Our new campus celebrity is Bentley Head Women’s Basketball Coach, Barbara Stevens. Coach Stevens just concluded another extremely impressive season making it to the Elite Eight of the national Division II NCAA tournament. No stranger to this level of success, Coach Stevens has more recorded victories than any other women’s basketball coach in Division II, and only five other coaches in the history of women’s college basketball, in any division, have more victories. Coach Stevens is an inspiration to many on campus so we asked this coaching legend more about how she has become so successful.
HCB: How do you think you got to where you are today?
BS: Coaching Women’s Basketball at the collegiate level has been my profession for the last 36 years. I began my coaching career at Clark University in Worcester where I was an assistant coach for 1 year then became the Head Women’s Basketball Coach for the next 6 years; I left Clark to become the Head Women’s Basketball Coach at UMass-Amherst for 3 years; and I have just completed my 26th season here at Bentley.
The only way a coach can be successful is to surround her/him with talented, motivated student-athletes, and hardworking assistant coaches. It also helps greatly if the institution is supportive of the coaches’ efforts to build a successful program. Fortunately for me, we have those three components for success here at Bentley.
HCB: What do you think made your team so successful this year?
BS:Our team was made up of 14 talented individuals who truly bought into the team concept. They accepted their roles and were tremendously supportive of one another. They set their goals very high and committed to working all year long to achieve their goals. We realized early in the season that we had the potential to be a Championship caliber team. Instead of being burdened by the high expectations we had for ourselves and that others placed on us, our players embraced the front runner status. We had a huge target on our backs this season and every team brought their best against us. Our players had great confidence in each other to face any challenge that came our way.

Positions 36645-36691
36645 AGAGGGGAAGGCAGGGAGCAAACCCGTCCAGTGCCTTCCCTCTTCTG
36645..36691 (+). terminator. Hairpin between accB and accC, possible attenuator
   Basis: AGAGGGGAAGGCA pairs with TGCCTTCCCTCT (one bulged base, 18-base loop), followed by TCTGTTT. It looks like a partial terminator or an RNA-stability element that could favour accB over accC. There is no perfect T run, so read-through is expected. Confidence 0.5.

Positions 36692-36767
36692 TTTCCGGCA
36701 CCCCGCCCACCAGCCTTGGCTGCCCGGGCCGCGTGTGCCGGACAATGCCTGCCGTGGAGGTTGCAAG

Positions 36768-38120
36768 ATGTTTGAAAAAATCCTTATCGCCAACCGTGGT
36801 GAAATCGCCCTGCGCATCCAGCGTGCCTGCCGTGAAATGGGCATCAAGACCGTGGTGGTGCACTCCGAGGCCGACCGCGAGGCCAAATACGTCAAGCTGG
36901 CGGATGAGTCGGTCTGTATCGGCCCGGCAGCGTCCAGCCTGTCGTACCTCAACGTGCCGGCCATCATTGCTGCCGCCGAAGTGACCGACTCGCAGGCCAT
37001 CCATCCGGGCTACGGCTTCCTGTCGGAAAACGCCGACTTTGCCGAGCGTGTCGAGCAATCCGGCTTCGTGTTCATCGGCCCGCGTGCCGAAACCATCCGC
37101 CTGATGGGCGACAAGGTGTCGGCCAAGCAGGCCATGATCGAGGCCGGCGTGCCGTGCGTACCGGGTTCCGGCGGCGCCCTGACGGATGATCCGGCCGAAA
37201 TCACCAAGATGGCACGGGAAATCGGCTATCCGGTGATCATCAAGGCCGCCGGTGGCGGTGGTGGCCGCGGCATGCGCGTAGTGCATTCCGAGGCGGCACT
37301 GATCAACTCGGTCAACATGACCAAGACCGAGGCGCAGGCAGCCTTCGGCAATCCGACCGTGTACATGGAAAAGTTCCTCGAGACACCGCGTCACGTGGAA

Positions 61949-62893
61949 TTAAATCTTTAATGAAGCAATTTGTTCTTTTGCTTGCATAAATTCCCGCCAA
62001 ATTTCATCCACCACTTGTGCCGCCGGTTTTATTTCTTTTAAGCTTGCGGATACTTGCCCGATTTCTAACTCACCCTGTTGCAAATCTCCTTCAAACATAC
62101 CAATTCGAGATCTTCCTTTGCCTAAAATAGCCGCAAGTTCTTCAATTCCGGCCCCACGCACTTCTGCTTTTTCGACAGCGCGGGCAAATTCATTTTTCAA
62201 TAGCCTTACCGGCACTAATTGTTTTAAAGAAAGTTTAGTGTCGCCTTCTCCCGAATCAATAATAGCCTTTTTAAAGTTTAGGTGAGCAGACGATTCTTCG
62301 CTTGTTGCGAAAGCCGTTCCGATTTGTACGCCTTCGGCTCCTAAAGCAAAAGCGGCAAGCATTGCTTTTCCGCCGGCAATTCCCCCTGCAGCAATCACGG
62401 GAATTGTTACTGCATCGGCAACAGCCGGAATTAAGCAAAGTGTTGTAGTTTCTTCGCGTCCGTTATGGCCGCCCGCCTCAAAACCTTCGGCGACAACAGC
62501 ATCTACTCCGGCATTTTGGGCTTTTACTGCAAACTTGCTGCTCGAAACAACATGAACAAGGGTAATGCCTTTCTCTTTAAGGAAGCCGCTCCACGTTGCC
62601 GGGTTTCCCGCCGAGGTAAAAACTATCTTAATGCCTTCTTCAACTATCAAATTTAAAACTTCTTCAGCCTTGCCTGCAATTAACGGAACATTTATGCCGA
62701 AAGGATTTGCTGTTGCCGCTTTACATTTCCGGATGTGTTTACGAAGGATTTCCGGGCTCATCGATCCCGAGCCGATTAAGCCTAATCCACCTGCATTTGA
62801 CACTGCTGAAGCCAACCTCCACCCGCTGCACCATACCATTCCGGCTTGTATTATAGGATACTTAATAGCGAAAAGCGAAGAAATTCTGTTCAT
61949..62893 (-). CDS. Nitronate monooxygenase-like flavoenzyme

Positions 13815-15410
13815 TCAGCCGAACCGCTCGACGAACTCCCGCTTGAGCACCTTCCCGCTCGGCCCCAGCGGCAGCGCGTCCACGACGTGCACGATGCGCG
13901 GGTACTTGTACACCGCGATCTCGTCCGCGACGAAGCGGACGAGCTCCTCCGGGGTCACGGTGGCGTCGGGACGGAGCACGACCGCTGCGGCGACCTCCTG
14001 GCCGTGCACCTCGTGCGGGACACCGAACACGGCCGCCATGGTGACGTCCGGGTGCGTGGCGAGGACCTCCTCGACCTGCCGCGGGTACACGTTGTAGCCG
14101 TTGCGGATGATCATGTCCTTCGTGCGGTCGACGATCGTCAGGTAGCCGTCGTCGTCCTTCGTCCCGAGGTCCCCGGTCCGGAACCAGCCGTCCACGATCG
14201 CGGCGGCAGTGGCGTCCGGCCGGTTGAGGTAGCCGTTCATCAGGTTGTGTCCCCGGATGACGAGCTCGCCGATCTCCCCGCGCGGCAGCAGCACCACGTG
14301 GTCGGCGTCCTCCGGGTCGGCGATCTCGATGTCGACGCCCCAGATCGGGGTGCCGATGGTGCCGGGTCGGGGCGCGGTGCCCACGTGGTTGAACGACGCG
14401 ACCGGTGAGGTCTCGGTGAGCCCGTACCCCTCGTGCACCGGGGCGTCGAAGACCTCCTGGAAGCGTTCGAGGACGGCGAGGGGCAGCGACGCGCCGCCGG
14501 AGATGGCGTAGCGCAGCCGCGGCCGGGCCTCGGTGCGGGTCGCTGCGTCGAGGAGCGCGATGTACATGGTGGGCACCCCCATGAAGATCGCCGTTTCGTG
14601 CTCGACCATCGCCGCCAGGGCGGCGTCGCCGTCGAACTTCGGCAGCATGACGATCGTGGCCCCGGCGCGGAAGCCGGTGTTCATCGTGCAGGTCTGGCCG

HCB: What do you do to inspire your players?
BS: When you say “inspire”, I don’t know that I do anything purposely to give them inspiration. What I try to do is instill them with confidence, prepare them for each opponent and develop their skills to be successful. This carries over into everything they will do for the rest of their lives. I feel it is my job as their coach to help them grow and mature – not only on the basketball court but off the court – into the women they are meant to be. Hopefully, through example, they see what it takes to be successful in athletics and in life. I want them to leave Bentley knowing they have the skills, the knowledge and the confidence to achieve whatever they put their minds to.
HCB:What was the biggest challenge you had to overcome being a woman in sports?
BS: From the time I was in college (1972-76) much has changed (for the better) in women’s athletics. Women worked (and continue to work) very hard to gain acceptance in the world of athletics, which is still male dominated. I began my coaching career in an era where women were just starting to gain some support and equal opportunity in sports, primarily due to the Title IX legislation. As more and more opportunities to participate in sports were given to women, we were able to pursue our interests in sports, hone our skills as athletes, and develop the competency to coach. What we have today is a far cry from the limited opportunities available to women 40 years ago. Women’s athletics has gained worldwide acceptance and women athletes are recognized for their skills and talents.
What I believe is still our biggest challenge is to continue to educate the Bentley University campus at large that our Women’s Basketball Team is VERY GOOD – and the students, staff and faculty should come to watch us play!!